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Re: Comparing databases

From: Robert Treat <xzilla(at)users(dot)sourceforge(dot)net>
To: Paul Ganainm <paulsnewsgroups(at)hotmail(dot)com>,pgsql-advocacy(at)postgresql(dot)org
Subject: Re: Comparing databases
Date: 2003-11-22 22:29:54
Message-ID: 200311221729.55129.xzilla@users.sourceforge.net (view raw or flat)
Thread:
Lists: pgsql-advocacy
On Saturday 22 November 2003 12:17, Paul Ganainm wrote:
> xzilla(at)users(dot)sourceforge(dot)net says...
>
>
> Hi all,
>
>
> I am very familiar with Interbase and Firebird. I have recently started
> looking at PostgreSQL, and I am currently reading extensively about it.
> I don't wish to start a flame war or anything, but some of the claims in
> this post are just downright wrong - it's a bit like PostgreSQLers
> giving out about M$ or Oracle or <insert vendor of choice> making false
> claims about Open Source software.
>
> Interbase/Firebird is probably (at least as far as I can see) the
> closest to PostgreSQL in terms of other available databases, and while I
> have no objection whatsoever to anybody pointing out the benefits of
> PostgreSQL, I really feel that it shouldn't be done by telling
> mistruths.
>
Wow, I think your response here is even more unfair than my initial post. Let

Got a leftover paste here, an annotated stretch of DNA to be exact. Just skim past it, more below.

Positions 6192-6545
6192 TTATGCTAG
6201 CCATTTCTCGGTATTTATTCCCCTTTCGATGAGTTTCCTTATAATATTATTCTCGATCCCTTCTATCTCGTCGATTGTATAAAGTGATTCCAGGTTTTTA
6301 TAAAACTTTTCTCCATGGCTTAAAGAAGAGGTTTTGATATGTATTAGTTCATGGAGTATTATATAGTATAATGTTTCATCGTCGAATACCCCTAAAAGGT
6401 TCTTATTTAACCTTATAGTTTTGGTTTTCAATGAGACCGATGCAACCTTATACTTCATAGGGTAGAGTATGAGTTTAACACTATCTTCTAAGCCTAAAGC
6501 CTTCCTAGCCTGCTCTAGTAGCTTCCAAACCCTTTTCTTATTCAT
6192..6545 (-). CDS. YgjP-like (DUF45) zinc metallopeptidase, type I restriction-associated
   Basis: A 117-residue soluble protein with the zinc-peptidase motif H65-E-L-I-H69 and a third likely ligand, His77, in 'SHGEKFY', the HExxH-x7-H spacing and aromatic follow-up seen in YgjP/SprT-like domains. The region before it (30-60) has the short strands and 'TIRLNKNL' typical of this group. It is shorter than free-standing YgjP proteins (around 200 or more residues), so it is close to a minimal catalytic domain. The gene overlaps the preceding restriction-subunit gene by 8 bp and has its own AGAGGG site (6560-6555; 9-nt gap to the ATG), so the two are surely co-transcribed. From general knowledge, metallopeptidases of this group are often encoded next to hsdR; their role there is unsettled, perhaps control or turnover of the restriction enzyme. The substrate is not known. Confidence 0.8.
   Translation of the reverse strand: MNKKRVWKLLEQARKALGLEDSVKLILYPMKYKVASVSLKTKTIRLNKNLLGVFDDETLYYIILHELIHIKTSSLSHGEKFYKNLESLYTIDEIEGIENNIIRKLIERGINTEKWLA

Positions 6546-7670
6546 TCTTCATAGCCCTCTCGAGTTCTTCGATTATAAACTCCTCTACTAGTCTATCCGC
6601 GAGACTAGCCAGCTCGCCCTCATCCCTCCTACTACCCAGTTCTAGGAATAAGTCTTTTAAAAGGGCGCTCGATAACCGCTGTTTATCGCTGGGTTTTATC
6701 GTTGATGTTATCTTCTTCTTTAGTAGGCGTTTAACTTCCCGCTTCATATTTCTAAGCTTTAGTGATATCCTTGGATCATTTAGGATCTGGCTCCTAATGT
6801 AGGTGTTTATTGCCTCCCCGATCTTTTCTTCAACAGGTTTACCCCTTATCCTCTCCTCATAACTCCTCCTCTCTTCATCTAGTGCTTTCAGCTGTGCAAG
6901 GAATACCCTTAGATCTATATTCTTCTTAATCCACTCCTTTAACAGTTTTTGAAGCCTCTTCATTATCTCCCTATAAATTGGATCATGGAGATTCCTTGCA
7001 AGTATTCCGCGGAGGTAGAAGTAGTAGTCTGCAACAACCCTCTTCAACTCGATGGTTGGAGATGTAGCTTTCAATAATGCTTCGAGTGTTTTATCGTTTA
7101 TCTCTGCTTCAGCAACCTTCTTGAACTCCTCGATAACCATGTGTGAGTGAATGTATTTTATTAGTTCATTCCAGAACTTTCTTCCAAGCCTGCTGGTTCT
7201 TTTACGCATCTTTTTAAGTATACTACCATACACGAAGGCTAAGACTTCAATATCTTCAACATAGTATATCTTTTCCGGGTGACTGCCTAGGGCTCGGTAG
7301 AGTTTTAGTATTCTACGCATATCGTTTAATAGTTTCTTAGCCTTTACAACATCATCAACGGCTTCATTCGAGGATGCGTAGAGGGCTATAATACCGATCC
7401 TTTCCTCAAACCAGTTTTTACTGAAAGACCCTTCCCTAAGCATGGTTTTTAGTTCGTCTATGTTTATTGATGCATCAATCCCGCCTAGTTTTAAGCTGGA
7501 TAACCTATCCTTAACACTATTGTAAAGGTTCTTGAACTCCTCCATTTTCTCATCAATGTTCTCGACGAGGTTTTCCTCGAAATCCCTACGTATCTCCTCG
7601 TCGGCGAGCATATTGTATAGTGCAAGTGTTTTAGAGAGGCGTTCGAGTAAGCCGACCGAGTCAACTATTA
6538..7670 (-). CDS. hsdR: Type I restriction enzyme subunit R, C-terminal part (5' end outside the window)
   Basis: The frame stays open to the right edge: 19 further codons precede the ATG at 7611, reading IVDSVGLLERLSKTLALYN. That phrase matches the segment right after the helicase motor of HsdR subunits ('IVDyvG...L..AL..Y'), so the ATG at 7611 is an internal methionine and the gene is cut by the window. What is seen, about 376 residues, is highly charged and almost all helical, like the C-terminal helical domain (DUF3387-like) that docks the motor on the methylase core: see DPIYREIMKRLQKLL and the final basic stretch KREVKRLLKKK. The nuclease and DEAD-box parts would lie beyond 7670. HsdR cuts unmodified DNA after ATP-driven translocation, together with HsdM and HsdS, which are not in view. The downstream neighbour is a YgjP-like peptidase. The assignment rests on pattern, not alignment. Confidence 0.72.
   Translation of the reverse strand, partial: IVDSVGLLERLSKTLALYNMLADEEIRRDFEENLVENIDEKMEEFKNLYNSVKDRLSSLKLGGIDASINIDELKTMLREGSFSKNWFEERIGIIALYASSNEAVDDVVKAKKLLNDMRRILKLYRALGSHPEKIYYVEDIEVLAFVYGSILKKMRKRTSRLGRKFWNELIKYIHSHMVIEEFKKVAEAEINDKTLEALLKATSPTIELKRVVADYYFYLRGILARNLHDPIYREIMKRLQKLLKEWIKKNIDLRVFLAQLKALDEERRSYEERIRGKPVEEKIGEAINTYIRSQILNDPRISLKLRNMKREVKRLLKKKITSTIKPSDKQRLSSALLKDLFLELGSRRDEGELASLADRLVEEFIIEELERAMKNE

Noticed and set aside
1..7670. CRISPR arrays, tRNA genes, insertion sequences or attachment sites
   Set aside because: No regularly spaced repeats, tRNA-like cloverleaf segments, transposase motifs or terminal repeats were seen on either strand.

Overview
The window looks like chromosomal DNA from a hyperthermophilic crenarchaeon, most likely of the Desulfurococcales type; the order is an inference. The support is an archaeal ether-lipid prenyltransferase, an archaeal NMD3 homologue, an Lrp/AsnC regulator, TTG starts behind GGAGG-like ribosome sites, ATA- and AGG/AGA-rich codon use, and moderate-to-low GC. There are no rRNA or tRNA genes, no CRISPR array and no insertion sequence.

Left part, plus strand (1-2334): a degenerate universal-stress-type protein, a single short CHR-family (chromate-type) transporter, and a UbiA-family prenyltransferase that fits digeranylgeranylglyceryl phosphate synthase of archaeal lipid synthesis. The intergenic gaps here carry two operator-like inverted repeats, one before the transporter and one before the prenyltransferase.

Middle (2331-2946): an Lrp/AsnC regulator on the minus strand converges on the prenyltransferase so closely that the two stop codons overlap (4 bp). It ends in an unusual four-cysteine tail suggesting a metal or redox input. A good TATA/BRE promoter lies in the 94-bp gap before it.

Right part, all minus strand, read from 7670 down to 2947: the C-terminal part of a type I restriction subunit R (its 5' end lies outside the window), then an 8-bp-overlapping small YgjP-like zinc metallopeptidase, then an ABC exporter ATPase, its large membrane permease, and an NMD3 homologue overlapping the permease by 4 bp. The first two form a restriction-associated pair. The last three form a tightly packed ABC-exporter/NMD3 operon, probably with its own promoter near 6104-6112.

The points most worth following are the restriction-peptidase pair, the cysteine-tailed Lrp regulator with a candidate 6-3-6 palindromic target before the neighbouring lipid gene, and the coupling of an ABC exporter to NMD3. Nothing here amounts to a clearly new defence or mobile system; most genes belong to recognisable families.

me quote my original email:

"I also can't speak to the accuracy of my listing of the other databases, if 
you have recent experience with them please add or subtract as you see fit."

I said that precisely because I had a good feeling that my knowledge of some 
of these database is limited, and I was hoping to garner the most accurate 
information possible. 


> > PostgreSQL 7.4 Pros:
> > -- Extensible Architecture:  create your own types, aggregates,
> > functions, operators, libraries.
> >
> > 73-> now allows ploymorphic functions
> >
> > vs-> oracle, db2, m$, mysql, firebird
>
> Firebird offers functions and libraries and the ability to create your
> own types.
>

I also think you misunderstood exactly what I am presenting in this breakdown.  
My listing of databases is not a listing of deficiencies in the other 
databases. Again, I'll quote the original email 

"... followed by short list of database that the particular pro stacks
up against."

AFAIK, and I could certainly be wrong, the level of support in postgresql for 
custom operators, types, aggregates, libraries, and functions is superior to 
any of the databases listed here.   

A good example is our function language support. While most of the databases 
above support some type of procedural language, do any of them support more 
than 10 different types of procedural languages? Or do they have an 
extensible enough codebase that can allow people to create their own 
languages, like Joe Conway recently did with plR, or the folks at Command 
Prompt have been doing with plPHP?  (Of course this assumes you even have 
access to the source code in the first place!)

That is what I mean by "stacks up against", when comparing databases, this 
would be a feature worth highlighting from a <postgresql advocates> position. 

BTW - Was just reading that M$ plans to support the CRE in Longhorn by 2005,